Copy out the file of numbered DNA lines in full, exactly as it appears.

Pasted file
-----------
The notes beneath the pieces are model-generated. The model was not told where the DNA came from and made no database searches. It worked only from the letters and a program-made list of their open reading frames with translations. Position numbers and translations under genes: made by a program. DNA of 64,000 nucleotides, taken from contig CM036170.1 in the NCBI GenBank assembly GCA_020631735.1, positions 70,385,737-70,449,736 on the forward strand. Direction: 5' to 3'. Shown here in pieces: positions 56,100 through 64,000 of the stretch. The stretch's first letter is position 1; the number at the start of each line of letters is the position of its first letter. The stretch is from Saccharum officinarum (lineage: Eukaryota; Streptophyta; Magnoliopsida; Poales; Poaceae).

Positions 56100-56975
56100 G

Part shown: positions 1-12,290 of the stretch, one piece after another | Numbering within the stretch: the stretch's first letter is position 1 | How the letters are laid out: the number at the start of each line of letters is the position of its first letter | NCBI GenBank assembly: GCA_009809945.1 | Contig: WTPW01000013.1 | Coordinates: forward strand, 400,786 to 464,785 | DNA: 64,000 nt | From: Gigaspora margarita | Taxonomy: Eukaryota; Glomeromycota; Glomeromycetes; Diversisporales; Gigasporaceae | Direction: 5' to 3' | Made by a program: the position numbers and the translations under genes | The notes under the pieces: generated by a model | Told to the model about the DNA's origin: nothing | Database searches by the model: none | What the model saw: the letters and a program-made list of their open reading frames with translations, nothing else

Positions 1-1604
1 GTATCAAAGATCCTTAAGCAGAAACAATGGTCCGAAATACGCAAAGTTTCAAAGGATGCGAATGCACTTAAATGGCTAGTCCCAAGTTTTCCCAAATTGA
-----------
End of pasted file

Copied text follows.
The notes beneath the pieces are model-generated. The model was not told where the DNA came from and made no database searches. It worked only from the letters and a program-made list of their open reading frames with translations. Position numbers and translations under genes: made by a program. DNA of 64,000 nucleotides, taken from contig CM036170.1 in the NCBI GenBank assembly GCA_020631735.1, positions 70,385,737-70,449,736 on the forward strand. Direction: 5' to 3'. Shown here in pieces: positions 56,100 through 64,000 of the stretch. The stretch's first letter is position 1; the number at the start of each line of letters is the position of its first letter. The stretch is from Saccharum officinarum (lineage: Eukaryota; Streptophyta; Magnoliopsida; Poales; Poaceae).

Positions 56100-56975
56100 G

Part shown: positions 1-12,290 of the stretch, one piece after another | Numbering within the stretch: the stretch's first letter is position 1 | How the letters are laid out: the number at the start of each line of letters is the position of its first letter | NCBI GenBank assembly: GCA_009809945.1 | Contig: WTPW01000013.1 | Coordinates: forward strand, 400,786 to 464,785 | DNA: 64,000 nt | From: Gigaspora margarita | Taxonomy: Eukaryota; Glomeromycota; Glomeromycetes; Diversisporales; Gigasporaceae | Direction: 5' to 3' | Made by a program: the position numbers and the translations under genes | The notes under the pieces: generated by a model | Told to the model about the DNA's origin: nothing | Database searches by the model: none | What the model saw: the letters and a program-made list of their open reading frames with translations, nothing else

Positions 1-1604
1 GTATCAAAGATCCTTAAGCAGAAACAATGGTCCGAAATACGCAAAGTTTCAAAGGATGCGAATGCACTTAAATGGCTAGTCCCAAGTTTTCCCAAATTGA